A protest against President Mohamed Morsi. The sign reads, “Muslim Brotherhood prohibited. Freedom.” (Reuters/Mohamed Abd El Ghany)
In November 2010, veteran left-wing journalist Hani Shukrallah helped found Al Ahram Online, a news site that would tell the story of Egypt’s coming revolution to hundreds of thousands of readers in the English-speaking world. Since the ouster of the Mubarak regime, which had removed Shukrallah from his post at Al Ahram’s print edition in 2005 for his critical commentary, he has been forced to relive the past.
This January, Shukrallah received a call from Al Ahram’s new chairman, who had just been installed by the ruling Muslim Brotherhood. With only a vague justification, the chairman told him that he must retire. Just over two years since the anniversary of the transformative events that promised to usher in a new Egypt, Shukrallah has arrived at the depressing conclusion that the vise of media repression has not loosened at all since Mubarak’s departure. Under President Mohamed Morsi, the Brotherhood-led government has employed a combination of legal tricks and street-level vigilantism to impose its will on the country’s media.
I spoke to Shukrallah in February, just after I returned to the United States from an extended visit to Cairo. Over the course of several weeks in the city, I saw the conflict between the Brotherhood and its urban-based opposition turn violent, first in December, with a massive street clash near the Presidential Palace that began when Brotherhood supporters bused in from the countryside assaulted young protesters encamped outside the palace, which ended with hundreds injured and a handful dead. Following a wave of attacks days later on Brotherhood offices around the country, a group of Salafists held a sit-in outside Media City, an area outside Cairo that is home to many of Egypt’s private broadcasting outlets. There, the Islamists called for the “purification” of the media, accusing the networks of inciting violence against Morsi and attacking journalists in retaliation.
According to Shukrallah, the events at Media City reflected the determination of the Brotherhood and its allies to exert at least as much control over private media as over state-run institutions like Al Ahram. The criminal investigation launched in January against Bassem Youssef, a comedian known as the Egyptian Jon Stewart, who has grown famous for his satirical portrayals of Islamists including Morsi, is another example Shukrallah cited as evidence of the government’s authoritarian impulses. This month, Youssef was accused of defaming Morsi in a new lawsuit filed by Brotherhood supporters who claimed they were “psychologically affected by this nonsense, ridicule and slander addressed to the head of state.”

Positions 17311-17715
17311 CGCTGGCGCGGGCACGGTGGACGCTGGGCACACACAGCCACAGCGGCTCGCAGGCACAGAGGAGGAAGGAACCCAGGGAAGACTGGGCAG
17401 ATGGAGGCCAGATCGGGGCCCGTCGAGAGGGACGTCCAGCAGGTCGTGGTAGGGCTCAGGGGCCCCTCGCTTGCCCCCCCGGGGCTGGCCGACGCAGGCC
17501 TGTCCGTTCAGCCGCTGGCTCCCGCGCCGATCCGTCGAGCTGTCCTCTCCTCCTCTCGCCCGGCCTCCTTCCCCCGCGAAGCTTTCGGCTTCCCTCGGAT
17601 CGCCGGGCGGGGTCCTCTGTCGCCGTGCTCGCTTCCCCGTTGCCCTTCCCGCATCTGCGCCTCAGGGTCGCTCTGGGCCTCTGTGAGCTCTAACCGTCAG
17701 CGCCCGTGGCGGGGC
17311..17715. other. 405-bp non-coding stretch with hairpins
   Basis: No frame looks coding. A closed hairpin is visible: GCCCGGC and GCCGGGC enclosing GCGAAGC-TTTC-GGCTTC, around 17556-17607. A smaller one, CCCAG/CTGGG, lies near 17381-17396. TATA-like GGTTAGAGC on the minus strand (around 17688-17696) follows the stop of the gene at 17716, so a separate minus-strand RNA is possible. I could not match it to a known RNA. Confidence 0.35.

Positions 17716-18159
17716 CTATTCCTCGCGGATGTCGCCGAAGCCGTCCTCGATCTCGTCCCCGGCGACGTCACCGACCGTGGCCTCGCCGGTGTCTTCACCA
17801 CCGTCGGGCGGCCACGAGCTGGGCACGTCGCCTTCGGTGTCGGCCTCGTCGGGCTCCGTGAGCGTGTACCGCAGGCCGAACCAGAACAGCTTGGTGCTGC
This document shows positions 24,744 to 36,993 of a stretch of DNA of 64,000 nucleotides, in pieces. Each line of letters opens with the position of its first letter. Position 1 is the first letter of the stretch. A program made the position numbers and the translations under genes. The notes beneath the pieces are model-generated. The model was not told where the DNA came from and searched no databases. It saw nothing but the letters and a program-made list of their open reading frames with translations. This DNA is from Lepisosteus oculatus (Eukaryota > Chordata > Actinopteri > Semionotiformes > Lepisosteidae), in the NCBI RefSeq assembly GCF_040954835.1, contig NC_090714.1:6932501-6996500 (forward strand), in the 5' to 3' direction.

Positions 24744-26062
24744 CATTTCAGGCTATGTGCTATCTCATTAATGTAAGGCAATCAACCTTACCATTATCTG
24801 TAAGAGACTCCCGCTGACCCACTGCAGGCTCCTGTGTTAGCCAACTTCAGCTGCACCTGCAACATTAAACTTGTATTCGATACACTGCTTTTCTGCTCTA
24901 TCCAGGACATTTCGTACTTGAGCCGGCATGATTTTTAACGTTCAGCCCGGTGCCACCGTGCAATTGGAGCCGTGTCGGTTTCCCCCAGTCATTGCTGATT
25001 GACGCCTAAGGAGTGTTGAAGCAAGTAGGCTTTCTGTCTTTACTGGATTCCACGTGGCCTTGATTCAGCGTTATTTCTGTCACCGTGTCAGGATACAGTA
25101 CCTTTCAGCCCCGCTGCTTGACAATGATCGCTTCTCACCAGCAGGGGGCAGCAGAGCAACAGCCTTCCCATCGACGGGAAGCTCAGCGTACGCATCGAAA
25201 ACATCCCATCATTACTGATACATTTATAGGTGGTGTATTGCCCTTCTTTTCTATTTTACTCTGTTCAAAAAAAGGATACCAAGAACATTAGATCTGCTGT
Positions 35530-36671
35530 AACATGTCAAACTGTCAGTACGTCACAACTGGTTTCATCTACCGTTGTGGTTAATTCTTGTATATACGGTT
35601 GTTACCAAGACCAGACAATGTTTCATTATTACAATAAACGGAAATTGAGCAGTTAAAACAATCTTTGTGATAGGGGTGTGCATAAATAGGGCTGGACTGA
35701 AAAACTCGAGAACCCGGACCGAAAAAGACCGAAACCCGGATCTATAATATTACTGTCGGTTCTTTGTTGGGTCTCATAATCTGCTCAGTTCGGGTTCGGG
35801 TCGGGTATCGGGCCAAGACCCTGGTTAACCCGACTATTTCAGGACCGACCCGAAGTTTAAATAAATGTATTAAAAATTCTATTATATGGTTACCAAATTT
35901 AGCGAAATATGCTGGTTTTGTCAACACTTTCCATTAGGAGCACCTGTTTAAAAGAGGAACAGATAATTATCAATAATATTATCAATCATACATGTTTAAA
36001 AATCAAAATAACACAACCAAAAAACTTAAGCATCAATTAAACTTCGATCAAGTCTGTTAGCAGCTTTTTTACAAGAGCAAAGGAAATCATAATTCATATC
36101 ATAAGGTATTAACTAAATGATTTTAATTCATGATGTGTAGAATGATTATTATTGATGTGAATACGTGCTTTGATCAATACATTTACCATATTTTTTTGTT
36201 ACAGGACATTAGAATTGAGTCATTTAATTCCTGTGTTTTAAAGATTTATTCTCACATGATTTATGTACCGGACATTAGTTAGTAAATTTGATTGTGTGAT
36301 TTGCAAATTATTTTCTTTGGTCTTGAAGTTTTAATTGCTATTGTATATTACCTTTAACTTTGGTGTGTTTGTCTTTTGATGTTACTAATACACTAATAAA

During our hour-long conversation, Shukrallah detailed the Brotherhood’s employment of an “E-militia” to intimidate critics on social media, emphasizing that it sought to gradually replace the country’s professional media with a cadre of sycophants not unlike the kind favored by Mubarak’s National Democratic Party (NDP) machine. We also discussed the role of the powerful Egyptian Supreme Council of the Armed Forces (SCAF) and the Obama administration in bolstering the status quo. Finally, Shukrallah elaborated on a long column he recently published that addressed what he saw as the critical mistakes of the revolutionary youth who ousted Mubarak but who had proven unable to generate a coherent political strategy or unified leadership in his wake.